Salary Survey Extra: Does having more certs = getting more salary?
Posted on
January 9, 2020

Salary Survey Extra is a series of dispatches that give added insight into the findings of our annual Salary Survey. These posts contain previously unpublished Salary Survey data.

Should the average IT professional who wants a bigger salary get more certs? Let's investigate.

There's a scene in the Broadway production of Mean Girls — yes, there is a Broadway production of Mean Girls based on the 2004 movie with Lindsay Lohan and Rachel McAdams — in which the main character belts out a song titled "More Is Better." There's, ahem, more to the song than just the accumulatory vibe of its title, but there's no denying that a lot of people believe that having more of a good thing is better than having less of it.

Take IT certifications, for example. We can probably all agree that certifications are a good thing. Becoming certified directly adds to the base of knowledge and skills than any IT pro relies on to both find employment and stay employed. And getting a certification strengthens valuable workplace intangibles like goal-setting, patience, and time management.

Certification also helps any committed individual maintain a learning mindset, as well as build up his or her ability to assimilate new information and turn it to productive use. Those are worthwhile assets in any career, but especially helpful in IT. If certification provides all of those benefits, then it would stand to reason that earning and maintaining more certifications, at least up to a point, would lead to greater success in the workplace.

Roughly 78 percent of the more than 5,000 respondents to our 2020 Salary Survey have six or fewer active certifications. To break it down a little further, that's more than three-quarters of all survey respondents who have either one (20.8 percent of respondents), two (17.1 percent), three (13.7 percent), four (10.4 percent), five (9.8 percent), or six (5.8 percent) current IT credentials.

There's a comparative trickle of respondents thereafter, with smaller numbers of folks who have seven (3.3 percent of those surveyed), eight (3.3 percent), nine (1.9 percent), 10 (4.1 percent), 11 (0.8 percent), 12 (1.6 percent), 13 (0.6 percent), 14, (0.6 percent), or 15 (0.6 percent) active certifications.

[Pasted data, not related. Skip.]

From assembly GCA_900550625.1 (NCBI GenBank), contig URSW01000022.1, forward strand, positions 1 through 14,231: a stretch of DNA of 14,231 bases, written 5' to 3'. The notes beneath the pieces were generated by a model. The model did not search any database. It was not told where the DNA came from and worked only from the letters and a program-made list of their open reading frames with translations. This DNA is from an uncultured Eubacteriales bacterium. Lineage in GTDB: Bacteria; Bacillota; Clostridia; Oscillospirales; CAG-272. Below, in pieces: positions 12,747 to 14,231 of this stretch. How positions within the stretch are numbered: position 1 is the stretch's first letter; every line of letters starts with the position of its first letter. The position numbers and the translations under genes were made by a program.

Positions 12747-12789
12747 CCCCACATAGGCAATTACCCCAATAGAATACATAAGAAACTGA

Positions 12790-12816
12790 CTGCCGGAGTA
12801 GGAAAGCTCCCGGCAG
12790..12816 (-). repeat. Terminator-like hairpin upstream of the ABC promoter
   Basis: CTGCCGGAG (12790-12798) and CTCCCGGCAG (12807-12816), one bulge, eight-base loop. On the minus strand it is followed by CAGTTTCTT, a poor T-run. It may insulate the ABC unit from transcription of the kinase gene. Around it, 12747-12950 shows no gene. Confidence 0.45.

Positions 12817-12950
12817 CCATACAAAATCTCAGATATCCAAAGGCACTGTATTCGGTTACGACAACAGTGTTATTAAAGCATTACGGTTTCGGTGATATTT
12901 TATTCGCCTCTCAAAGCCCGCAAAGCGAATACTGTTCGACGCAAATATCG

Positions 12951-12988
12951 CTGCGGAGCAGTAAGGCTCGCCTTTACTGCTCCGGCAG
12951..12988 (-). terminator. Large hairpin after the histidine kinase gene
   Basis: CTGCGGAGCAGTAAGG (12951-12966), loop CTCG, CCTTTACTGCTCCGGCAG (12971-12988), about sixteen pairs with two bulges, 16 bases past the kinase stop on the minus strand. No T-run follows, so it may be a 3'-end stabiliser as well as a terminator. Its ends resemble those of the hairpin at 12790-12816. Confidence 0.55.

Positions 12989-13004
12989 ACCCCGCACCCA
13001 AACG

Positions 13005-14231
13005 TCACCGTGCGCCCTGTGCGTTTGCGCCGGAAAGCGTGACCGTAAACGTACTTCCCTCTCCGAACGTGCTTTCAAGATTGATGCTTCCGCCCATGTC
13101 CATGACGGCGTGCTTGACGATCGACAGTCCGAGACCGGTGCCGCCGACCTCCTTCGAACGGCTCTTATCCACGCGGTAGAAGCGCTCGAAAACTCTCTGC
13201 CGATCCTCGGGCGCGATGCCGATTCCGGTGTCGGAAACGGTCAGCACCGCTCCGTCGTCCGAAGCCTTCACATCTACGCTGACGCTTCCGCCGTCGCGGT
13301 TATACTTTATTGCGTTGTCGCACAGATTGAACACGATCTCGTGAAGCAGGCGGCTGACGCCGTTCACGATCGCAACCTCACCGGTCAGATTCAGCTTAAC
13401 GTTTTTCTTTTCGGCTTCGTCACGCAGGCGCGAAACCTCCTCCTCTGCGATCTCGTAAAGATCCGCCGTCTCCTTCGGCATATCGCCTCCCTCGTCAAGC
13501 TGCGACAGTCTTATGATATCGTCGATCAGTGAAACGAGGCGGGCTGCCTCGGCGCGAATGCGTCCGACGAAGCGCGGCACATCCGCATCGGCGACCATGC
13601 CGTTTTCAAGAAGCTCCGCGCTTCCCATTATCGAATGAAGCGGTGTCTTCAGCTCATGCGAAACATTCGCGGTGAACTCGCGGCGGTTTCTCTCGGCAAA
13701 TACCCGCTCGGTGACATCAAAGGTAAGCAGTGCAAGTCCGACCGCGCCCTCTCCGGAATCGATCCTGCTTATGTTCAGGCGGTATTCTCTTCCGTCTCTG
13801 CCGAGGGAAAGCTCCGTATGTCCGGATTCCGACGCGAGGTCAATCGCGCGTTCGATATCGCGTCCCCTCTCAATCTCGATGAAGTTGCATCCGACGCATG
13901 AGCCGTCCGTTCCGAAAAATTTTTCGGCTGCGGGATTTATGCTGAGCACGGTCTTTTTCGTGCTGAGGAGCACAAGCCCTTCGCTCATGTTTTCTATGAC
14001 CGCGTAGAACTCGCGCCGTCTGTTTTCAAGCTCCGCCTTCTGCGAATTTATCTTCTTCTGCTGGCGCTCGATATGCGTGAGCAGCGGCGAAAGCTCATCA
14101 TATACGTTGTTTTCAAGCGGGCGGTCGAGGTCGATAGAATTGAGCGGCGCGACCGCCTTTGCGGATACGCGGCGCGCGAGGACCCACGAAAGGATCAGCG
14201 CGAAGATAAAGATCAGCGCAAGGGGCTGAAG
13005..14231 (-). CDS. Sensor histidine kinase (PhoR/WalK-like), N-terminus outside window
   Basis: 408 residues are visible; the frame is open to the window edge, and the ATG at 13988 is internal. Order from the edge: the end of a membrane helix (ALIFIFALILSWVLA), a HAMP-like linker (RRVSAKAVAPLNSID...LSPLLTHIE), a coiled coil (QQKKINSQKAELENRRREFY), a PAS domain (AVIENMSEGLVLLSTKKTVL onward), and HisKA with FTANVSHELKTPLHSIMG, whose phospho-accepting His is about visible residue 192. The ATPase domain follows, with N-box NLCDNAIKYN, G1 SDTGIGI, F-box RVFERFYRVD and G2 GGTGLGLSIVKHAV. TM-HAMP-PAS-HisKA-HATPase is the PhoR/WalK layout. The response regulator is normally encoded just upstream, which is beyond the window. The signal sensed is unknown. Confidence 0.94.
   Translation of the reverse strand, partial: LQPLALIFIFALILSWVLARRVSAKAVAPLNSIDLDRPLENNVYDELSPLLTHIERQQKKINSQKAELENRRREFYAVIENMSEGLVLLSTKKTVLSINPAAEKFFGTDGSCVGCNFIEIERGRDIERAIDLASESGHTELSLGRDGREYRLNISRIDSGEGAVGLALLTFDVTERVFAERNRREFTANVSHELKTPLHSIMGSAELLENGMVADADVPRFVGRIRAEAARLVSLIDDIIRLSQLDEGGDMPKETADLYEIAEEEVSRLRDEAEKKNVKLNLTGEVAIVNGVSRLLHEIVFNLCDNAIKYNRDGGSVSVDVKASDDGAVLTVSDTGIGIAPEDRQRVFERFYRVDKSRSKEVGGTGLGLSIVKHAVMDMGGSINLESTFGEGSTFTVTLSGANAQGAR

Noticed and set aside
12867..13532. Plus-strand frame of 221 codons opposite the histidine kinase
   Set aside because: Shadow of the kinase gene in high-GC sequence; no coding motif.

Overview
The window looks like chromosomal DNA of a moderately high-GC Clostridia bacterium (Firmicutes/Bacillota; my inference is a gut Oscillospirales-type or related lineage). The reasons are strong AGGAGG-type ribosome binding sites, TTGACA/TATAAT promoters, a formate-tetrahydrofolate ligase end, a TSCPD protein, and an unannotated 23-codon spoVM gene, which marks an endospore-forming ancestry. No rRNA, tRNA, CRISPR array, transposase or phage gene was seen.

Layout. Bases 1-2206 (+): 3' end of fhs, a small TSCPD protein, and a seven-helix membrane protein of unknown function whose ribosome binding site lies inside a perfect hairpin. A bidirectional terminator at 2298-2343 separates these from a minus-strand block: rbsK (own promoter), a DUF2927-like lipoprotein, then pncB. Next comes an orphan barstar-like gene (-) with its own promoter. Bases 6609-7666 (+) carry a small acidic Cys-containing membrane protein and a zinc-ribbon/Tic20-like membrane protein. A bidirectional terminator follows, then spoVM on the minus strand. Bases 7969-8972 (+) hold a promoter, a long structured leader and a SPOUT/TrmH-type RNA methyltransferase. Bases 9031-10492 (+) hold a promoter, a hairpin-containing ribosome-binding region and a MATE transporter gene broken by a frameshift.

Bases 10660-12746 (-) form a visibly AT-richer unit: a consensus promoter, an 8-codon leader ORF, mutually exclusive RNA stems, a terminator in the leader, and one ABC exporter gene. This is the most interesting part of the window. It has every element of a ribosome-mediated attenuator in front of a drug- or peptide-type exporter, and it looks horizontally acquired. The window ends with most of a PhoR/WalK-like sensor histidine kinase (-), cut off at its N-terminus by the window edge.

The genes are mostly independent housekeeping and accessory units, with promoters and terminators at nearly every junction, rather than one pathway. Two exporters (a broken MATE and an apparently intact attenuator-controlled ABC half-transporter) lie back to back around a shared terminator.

That's not quite everyone, of course. The survey lets you indicate whether you 16 or more active certifications. Think about that: 16 active IT certifications ... or (gulp) some number that's more than 16. (25? 32? More than that?) That group is where you'll find the remaining 5.6 percent of all survey respondents. Those folks are made of something rare and precious. We salute them.

We covered some of that ground in the January issue of Certification Magazine, albeit with fewer details. Here's what we didn't cover at the time, and what we're curious about today. Generally speaking, does having more certs mean that you also earn more money? Is there any degree of correlation? This is what turned up when we crunched the numbers:

Total Number of Certifications Average Annual Salary (U.S.) Average Annual Salary (Non-U.S.)
1 $94,070 $35,430
2 $94,210 $44,760
3 $104,280 $50,350
4 $102,280 $41,760
5 $112,620 $52,070
6 $106,300 $67,360
7 $106,130 $67,570
8 $110,100 $65,490
9 $98,390 $54,440
10 $112,210 $65,300
11 N/A N/A
12 $113,330 $64,670
13 N/A N/A
14 N/A N/A
15 N/A N/A
16 or more $122,310 $62,310

2019 Salary Data

In general terms, there is an overall upward trend in salary that corresponds to the increase in number of active IT certifications held. You can see it much more clearly in countries outside the United States, although the overall pattern is there in the U.S. numbers as well.

As we've seen from drawing up similar tables in previous years, if you're on a career path that draws heavily on one or two key certifications, and doesn't require constant renewal of any others, then you can probably still do just fine for yourself. At the bottom of the table, where a large range of certifications is represented by a single data point, there is a strong spike in salary for U.S. professionals.

Deeper down the chart, of course, we ran into the expected problem of not having enough individual respondents who hold a certain specific number of certs to create a reliable average.

About the Author

Certification Magazine was launched in 1999 and remained in print until mid-2008. Publication was restarted on a quarterly basis in February 2014. Subscribe to CertMag here.

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